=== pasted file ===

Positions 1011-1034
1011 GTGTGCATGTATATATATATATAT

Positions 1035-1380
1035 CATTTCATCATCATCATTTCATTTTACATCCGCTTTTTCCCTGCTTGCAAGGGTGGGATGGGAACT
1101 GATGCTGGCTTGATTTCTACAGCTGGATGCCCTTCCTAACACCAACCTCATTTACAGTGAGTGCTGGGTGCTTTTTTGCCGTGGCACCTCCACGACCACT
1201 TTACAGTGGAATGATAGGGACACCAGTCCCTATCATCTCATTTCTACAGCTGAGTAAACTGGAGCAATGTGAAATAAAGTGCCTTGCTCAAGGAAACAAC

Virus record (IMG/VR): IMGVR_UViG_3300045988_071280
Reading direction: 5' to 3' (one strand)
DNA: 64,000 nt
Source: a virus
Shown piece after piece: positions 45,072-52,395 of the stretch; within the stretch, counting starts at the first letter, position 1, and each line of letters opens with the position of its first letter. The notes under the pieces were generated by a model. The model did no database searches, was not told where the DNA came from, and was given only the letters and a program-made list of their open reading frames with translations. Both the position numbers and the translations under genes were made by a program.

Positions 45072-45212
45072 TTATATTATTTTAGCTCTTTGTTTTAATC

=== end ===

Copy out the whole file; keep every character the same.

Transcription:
Positions 1011-1034
1011 GTGTGCATGTATATATATATATAT

Positions 1035-1380
1035 CATTTCATCATCATCATTTCATTTTACATCCGCTTTTTCCCTGCTTGCAAGGGTGGGATGGGAACT
1101 GATGCTGGCTTGATTTCTACAGCTGGATGCCCTTCCTAACACCAACCTCATTTACAGTGAGTGCTGGGTGCTTTTTTGCCGTGGCACCTCCACGACCACT
1201 TTACAGTGGAATGATAGGGACACCAGTCCCTATCATCTCATTTCTACAGCTGAGTAAACTGGAGCAATGTGAAATAAAGTGCCTTGCTCAAGGAAACAAC

Virus record (IMG/VR): IMGVR_UViG_3300045988_071280
Reading direction: 5' to 3' (one strand)
DNA: 64,000 nt
Source: a virus
Shown piece after piece: positions 45,072-52,395 of the stretch; within the stretch, counting starts at the first letter, position 1, and each line of letters opens with the position of its first letter. The notes under the pieces were generated by a model. The model did no database searches, was not told where the DNA came from, and was given only the letters and a program-made list of their open reading frames with translations. Both the position numbers and the translations under genes were made by a program.

Positions 45072-45212
45072 TTATATTATTTTAGCTCTTTGTTTTAATC